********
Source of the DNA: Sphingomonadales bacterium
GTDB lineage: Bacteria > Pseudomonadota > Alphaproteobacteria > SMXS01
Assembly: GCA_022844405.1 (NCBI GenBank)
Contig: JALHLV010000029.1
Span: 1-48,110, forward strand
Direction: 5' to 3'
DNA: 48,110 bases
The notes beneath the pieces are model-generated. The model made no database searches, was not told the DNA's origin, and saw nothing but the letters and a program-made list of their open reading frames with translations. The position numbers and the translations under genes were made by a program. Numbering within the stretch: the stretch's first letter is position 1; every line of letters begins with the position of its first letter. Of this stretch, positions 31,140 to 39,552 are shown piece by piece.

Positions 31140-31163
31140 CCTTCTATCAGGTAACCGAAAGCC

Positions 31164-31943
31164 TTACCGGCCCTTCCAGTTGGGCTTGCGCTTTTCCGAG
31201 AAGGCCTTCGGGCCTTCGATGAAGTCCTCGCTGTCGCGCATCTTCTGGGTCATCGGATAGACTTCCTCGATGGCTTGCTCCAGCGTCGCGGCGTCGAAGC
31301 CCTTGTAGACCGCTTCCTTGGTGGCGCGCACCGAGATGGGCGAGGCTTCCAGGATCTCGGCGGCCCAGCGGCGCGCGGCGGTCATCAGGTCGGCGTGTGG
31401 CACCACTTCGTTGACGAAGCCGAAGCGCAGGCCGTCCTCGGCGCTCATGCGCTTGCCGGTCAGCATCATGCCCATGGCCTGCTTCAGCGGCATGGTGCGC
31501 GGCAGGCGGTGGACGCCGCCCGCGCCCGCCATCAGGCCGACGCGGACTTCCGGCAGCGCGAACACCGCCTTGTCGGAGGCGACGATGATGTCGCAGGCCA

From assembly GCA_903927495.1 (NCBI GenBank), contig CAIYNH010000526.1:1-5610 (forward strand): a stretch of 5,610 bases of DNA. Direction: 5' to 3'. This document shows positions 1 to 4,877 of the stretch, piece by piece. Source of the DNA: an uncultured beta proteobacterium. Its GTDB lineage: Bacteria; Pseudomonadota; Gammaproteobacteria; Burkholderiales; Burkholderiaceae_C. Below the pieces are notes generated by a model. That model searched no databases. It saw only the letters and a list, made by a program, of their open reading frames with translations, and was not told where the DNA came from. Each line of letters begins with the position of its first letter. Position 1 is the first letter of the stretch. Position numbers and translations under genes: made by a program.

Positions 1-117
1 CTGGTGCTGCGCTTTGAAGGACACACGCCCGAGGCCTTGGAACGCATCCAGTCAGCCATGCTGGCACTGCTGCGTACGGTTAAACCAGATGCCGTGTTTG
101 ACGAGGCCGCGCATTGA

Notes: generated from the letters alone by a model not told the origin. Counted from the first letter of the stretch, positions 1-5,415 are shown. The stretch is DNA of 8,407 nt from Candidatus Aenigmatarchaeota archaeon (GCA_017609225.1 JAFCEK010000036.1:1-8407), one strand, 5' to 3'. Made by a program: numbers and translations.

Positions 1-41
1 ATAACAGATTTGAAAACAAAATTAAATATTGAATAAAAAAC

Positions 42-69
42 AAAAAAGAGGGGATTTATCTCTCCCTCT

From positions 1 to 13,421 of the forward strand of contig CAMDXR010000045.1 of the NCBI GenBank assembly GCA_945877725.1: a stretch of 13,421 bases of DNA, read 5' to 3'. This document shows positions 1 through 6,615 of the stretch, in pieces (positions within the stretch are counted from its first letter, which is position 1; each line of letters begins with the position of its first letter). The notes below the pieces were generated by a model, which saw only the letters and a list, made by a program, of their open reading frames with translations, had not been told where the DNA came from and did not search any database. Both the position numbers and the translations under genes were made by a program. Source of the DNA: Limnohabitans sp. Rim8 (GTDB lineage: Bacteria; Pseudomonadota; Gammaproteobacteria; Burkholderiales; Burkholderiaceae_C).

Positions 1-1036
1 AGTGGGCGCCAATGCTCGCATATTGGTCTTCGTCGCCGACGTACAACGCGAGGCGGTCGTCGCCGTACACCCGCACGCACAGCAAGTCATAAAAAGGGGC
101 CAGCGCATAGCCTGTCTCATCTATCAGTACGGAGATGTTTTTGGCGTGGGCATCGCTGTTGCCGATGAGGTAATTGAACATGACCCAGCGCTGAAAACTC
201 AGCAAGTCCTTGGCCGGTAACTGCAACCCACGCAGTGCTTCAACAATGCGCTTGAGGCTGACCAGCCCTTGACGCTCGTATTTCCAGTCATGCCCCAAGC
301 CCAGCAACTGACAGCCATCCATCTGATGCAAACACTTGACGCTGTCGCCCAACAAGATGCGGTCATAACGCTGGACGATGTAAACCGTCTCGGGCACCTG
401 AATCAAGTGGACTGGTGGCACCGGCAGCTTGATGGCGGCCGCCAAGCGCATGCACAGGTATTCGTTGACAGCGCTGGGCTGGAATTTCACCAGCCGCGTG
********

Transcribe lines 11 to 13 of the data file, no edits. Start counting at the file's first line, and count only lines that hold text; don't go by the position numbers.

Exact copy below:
Positions 31164-31943
31164 TTACCGGCCCTTCCAGTTGGGCTTGCGCTTTTCCGAG
31201 AAGGCCTTCGGGCCTTCGATGAAGTCCTCGCTGTCGCGCATCTTCTGGGTCATCGGATAGACTTCCTCGATGGCTTGCTCCAGCGTCGCGGCGTCGAAGC